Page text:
What is Autism?Autism is a lifelong, neurodevelopmental condition, which means that signs are often noticeable from an early age. Autism can affect on how a person communicates and interacts with other people and how they experience the world around them. Autism is a “spectrum condition” meaning that difficulties will affect people in different ways. Some children with autism may not be able to speak at all, while others have much more subtle problems such as difficulty in social situations. Many autistic people are highly skilled in particular areas. In the UK, there are around 700,000 people on the autism spectrum (1% of the population, National Autistic Society). Autism seems to affect more men and boys than women and girls, although this may be due to autism in women and girls being more difficult to diagnose.
What are the signs of Autism? The signs of autism will vary from person to person. In young children, severe anxiety or stress can cause very similar symptoms. To diagnose autism there should be persistent difficulties in three areas since early childhood:
Restricted and repetitive behaviors, activities, interests or routines
If you are concerned your child may have autism, you should to see your GP to discuss whether a referral might be useful at this stage. Information or observations from nursery or school will be really helpful as part of the assessment (preferably in writing so it can be sent with any referral). Young people with autism may experience other difficulties too, such as anxiety, OCD, depression, ADHD, learning disabilities and gender dysphoria.
Diagnosing Autism and Asperger's Syndrome in Children and Young People:Information from the Royal College of Psychiatry: Diagnosis of autism needs a specialist assessment so the first thing to do is discuss a possible referral with your GP. There are rating scales available on the internet but they are not very reliable used by themselves. As the diagnosis rests on persistent difficulties since childhood, it's helpful to have parents write down what they remember and to obtain written comments from school, counsellors or teachers if possible.Young people with autism may experience other difficulties too, such as anxiety, OCD, depression, ADHD and learning disabilities.For books on girls with autism, scroll to the bottom of the page.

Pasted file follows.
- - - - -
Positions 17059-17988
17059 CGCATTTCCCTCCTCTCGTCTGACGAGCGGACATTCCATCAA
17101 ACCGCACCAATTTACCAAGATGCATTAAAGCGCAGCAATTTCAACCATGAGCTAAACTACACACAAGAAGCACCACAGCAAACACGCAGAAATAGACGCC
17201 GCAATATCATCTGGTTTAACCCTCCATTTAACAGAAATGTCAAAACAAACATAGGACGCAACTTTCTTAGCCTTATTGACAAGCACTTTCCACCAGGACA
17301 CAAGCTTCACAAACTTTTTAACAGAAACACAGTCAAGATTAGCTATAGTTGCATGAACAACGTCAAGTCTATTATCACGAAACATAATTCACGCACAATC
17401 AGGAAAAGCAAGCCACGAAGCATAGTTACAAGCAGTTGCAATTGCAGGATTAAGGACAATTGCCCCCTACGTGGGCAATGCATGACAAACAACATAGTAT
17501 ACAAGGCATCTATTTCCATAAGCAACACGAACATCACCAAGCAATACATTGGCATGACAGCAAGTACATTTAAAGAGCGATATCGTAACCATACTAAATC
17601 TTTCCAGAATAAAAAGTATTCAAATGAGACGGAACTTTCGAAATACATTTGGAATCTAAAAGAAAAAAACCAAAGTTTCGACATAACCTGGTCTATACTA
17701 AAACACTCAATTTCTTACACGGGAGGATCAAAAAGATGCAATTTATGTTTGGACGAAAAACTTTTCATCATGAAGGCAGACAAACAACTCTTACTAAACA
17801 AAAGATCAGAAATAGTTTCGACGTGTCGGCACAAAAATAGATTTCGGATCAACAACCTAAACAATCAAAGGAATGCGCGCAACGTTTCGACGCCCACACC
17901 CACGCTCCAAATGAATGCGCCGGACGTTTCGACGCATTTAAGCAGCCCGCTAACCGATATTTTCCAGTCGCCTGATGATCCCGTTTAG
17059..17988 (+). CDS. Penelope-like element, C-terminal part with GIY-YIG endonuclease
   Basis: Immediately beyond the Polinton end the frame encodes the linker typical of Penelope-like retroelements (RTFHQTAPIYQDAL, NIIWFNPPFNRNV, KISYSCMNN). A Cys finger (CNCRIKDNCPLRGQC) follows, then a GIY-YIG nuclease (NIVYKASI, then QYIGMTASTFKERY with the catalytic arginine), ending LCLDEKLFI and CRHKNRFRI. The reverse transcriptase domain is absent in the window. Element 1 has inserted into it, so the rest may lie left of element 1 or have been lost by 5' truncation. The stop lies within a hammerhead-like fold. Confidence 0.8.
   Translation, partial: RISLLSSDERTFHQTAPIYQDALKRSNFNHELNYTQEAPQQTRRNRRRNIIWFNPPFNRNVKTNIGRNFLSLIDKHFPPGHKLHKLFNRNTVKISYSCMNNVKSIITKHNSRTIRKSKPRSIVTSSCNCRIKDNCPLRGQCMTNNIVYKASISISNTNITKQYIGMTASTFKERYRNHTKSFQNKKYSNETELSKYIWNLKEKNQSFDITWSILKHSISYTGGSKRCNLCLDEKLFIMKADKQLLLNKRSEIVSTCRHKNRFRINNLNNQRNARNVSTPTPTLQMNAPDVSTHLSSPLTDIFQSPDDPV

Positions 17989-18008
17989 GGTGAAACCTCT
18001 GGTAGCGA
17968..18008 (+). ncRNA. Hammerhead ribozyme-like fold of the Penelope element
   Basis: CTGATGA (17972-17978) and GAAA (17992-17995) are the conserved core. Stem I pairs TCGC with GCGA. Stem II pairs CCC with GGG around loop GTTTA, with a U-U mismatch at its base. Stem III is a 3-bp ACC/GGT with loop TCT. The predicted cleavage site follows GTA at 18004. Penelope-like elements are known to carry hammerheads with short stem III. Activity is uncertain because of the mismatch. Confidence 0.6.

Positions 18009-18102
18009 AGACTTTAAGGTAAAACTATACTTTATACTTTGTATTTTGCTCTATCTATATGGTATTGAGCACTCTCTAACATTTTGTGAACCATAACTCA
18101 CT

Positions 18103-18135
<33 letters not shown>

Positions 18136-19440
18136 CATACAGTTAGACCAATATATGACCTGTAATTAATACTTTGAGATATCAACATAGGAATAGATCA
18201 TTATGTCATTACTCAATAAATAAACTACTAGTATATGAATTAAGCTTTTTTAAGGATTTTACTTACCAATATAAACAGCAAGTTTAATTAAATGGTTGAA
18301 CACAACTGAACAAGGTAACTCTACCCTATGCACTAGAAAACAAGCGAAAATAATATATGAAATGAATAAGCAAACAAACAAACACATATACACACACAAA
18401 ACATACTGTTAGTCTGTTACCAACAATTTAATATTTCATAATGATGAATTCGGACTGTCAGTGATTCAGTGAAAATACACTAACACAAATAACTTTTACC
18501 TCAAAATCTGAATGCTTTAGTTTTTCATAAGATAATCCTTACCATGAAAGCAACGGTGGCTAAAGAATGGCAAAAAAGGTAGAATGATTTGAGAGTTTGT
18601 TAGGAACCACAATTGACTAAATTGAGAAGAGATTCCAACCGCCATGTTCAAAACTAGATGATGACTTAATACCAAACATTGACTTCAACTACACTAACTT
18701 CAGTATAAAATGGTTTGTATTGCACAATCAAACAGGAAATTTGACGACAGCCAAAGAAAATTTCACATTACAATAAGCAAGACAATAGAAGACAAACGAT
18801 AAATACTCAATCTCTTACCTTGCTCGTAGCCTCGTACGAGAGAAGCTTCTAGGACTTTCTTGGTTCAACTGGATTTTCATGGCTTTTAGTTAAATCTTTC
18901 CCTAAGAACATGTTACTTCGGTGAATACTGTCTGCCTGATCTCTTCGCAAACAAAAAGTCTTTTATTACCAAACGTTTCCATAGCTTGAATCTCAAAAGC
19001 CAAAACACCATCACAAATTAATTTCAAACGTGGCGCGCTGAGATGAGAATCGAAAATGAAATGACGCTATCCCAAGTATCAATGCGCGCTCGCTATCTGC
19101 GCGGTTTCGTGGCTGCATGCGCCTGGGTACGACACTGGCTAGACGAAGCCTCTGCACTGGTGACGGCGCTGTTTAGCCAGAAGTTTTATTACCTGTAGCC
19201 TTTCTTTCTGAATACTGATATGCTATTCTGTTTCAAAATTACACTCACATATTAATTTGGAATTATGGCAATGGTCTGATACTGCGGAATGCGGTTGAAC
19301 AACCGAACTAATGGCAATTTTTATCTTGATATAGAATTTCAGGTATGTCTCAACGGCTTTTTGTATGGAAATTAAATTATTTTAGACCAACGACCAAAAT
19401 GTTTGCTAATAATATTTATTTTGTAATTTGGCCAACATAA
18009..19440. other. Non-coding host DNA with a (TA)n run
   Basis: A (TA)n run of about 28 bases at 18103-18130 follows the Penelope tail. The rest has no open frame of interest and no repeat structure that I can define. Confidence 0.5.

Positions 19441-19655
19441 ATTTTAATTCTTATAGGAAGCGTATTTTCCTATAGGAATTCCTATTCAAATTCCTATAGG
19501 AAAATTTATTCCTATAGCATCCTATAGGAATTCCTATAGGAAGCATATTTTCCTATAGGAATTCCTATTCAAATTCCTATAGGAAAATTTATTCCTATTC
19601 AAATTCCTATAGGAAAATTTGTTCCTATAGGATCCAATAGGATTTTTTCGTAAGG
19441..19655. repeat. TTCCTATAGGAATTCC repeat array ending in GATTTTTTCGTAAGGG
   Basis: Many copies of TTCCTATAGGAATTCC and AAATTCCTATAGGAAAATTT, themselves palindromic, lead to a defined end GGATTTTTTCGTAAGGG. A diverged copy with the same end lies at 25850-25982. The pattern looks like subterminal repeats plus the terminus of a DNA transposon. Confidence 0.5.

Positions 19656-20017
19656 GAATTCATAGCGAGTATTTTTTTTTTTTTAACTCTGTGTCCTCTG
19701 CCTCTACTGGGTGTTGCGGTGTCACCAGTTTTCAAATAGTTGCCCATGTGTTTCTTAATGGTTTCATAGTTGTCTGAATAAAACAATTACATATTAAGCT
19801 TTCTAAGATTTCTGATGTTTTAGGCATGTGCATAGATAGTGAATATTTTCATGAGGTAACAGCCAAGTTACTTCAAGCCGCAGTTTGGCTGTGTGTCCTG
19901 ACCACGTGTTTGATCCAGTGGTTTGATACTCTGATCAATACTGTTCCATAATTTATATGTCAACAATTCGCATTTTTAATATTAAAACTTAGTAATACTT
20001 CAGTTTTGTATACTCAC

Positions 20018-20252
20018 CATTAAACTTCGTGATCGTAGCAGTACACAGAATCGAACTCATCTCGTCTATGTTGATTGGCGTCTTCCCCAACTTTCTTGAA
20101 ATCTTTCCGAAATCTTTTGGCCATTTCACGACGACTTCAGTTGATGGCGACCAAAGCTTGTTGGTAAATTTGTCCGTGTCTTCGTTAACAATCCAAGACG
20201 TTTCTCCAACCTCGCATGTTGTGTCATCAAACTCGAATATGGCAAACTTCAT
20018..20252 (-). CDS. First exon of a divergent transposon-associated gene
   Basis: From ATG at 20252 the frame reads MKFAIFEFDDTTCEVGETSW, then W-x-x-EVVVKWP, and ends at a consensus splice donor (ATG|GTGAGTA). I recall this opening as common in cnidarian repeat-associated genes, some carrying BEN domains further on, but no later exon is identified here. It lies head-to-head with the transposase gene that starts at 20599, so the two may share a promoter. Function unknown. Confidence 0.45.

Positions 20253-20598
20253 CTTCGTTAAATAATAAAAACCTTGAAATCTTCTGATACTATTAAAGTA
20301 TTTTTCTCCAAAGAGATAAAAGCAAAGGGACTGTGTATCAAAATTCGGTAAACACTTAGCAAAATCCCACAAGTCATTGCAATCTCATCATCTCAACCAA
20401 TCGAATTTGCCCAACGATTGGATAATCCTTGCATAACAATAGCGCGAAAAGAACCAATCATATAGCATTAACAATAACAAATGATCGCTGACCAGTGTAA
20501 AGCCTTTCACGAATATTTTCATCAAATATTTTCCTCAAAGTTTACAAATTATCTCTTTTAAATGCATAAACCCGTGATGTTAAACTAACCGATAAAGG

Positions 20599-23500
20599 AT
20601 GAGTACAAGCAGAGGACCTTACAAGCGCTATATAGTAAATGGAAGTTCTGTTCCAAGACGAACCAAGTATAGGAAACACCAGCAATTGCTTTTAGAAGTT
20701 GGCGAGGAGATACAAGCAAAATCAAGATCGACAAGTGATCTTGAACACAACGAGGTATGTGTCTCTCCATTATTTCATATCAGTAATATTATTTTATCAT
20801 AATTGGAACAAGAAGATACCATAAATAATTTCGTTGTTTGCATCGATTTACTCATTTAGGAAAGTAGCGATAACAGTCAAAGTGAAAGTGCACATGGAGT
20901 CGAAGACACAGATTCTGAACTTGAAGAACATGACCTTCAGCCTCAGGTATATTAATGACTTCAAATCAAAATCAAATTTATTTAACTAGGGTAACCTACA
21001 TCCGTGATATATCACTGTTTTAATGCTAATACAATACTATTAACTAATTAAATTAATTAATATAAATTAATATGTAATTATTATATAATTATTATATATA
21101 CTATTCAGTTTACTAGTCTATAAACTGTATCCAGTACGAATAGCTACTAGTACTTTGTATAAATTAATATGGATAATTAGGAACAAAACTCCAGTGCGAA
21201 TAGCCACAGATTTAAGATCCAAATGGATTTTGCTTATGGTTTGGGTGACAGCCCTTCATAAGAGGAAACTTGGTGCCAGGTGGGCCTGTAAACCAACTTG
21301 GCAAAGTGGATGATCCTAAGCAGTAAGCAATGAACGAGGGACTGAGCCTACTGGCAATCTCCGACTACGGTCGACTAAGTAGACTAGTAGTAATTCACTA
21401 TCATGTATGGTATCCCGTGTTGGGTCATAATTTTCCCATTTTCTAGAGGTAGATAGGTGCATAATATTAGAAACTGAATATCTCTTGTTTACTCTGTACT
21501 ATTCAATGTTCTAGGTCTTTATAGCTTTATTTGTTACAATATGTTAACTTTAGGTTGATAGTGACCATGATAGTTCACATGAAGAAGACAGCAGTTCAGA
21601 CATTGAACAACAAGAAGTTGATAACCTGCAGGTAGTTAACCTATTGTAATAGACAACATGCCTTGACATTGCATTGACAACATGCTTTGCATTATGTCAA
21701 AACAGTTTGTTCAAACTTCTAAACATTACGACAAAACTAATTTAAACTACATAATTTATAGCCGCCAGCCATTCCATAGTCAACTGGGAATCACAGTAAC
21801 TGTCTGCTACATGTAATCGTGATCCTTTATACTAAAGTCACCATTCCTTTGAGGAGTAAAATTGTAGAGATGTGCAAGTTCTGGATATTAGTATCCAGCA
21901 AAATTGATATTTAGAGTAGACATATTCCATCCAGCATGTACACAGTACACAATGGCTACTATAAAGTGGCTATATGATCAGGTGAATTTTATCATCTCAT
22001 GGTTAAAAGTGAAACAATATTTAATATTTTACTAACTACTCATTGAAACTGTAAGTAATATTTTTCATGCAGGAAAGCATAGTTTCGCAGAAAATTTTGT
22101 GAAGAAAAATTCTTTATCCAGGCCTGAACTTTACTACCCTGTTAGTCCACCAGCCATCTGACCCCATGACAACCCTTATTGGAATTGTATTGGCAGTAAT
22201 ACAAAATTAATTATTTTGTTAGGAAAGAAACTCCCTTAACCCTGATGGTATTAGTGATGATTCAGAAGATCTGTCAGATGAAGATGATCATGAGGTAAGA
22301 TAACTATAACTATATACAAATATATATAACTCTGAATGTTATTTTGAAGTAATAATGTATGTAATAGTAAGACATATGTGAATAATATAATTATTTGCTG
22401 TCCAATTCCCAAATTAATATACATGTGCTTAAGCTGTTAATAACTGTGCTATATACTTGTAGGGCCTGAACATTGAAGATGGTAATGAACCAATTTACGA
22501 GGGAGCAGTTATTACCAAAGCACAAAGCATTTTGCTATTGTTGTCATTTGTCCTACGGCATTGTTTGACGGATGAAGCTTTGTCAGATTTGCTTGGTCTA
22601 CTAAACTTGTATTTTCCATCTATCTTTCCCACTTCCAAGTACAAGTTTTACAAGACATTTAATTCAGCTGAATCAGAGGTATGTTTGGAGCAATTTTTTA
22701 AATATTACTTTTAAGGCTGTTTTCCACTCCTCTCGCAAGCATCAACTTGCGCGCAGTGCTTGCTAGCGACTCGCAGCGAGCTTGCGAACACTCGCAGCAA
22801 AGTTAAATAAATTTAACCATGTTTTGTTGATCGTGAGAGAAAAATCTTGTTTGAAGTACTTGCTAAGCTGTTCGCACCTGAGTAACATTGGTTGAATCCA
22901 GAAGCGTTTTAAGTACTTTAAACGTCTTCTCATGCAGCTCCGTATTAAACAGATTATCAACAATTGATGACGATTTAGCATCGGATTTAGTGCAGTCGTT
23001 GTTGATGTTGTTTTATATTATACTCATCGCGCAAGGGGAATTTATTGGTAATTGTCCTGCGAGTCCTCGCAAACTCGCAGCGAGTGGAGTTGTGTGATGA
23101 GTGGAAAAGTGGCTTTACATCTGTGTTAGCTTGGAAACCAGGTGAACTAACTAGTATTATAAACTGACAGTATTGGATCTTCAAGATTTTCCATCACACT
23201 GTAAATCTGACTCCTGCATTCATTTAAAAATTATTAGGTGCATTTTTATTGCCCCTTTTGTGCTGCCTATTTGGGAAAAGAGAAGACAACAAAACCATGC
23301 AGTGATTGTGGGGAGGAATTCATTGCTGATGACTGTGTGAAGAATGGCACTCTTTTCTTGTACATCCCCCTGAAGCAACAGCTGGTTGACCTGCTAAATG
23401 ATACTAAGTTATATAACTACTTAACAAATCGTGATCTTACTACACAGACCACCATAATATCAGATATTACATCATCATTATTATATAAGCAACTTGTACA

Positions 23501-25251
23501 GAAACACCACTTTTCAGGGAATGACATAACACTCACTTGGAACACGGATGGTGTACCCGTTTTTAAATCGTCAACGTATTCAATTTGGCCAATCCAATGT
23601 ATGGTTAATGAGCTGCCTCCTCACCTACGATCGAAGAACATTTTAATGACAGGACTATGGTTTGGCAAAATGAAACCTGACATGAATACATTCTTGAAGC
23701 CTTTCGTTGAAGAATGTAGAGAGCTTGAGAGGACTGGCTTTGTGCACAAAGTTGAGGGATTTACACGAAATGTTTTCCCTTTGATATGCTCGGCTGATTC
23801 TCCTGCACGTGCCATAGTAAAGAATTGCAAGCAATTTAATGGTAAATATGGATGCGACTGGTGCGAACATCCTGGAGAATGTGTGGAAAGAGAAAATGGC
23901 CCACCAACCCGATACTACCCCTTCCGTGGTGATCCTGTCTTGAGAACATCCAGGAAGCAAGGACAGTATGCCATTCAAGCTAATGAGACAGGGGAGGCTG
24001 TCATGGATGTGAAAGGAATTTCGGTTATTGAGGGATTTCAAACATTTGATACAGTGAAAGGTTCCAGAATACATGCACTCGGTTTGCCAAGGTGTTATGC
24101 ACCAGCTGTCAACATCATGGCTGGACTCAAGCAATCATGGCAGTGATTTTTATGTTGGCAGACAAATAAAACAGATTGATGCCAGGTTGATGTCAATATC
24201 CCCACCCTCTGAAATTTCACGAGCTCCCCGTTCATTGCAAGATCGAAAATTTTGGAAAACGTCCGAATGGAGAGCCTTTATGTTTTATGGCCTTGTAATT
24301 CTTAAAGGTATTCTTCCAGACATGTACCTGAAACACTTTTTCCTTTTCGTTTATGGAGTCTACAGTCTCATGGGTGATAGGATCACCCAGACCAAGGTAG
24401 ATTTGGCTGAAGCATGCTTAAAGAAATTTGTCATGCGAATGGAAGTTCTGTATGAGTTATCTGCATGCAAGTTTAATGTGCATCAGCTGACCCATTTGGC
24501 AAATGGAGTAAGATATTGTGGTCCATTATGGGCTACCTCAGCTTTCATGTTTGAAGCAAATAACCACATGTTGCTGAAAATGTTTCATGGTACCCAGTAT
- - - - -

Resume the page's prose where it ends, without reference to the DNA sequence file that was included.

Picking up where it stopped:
The Reason I Jumpby Naoki Higashida. Translated from Japanese with a very moving introduction by David Mitchell who himself has an autistic son. This extraordinary book was written by a 13 year old severely autistic boy: he explains things like why he talks loudly or repeats the same questions, what causes him to have panic attacks, and why he likes to jump. He also shows the way he thinks and feels about his world. Highly recommended
National Autistic Society (NAS)is the leading UK charity for autism support. They provide information and support to families and professionals, and run groups in local areas
Ambitious about Autismis a national charity for children and young people with autism. They have an online autism forum giving information and support
NAS Education Rights and Advice ServiceProvides impartial, confidential information, advice and support on education rights and entitlements for parents and carers of school-age children with autism to help them get the educational support their child needs.
National Institute for Health and Care Excellence Autism spectrum disorder in under 19s: support and management. Provides information for older children, parents, carers and family members to help understand diagnosis and the care the child or young person should be offered.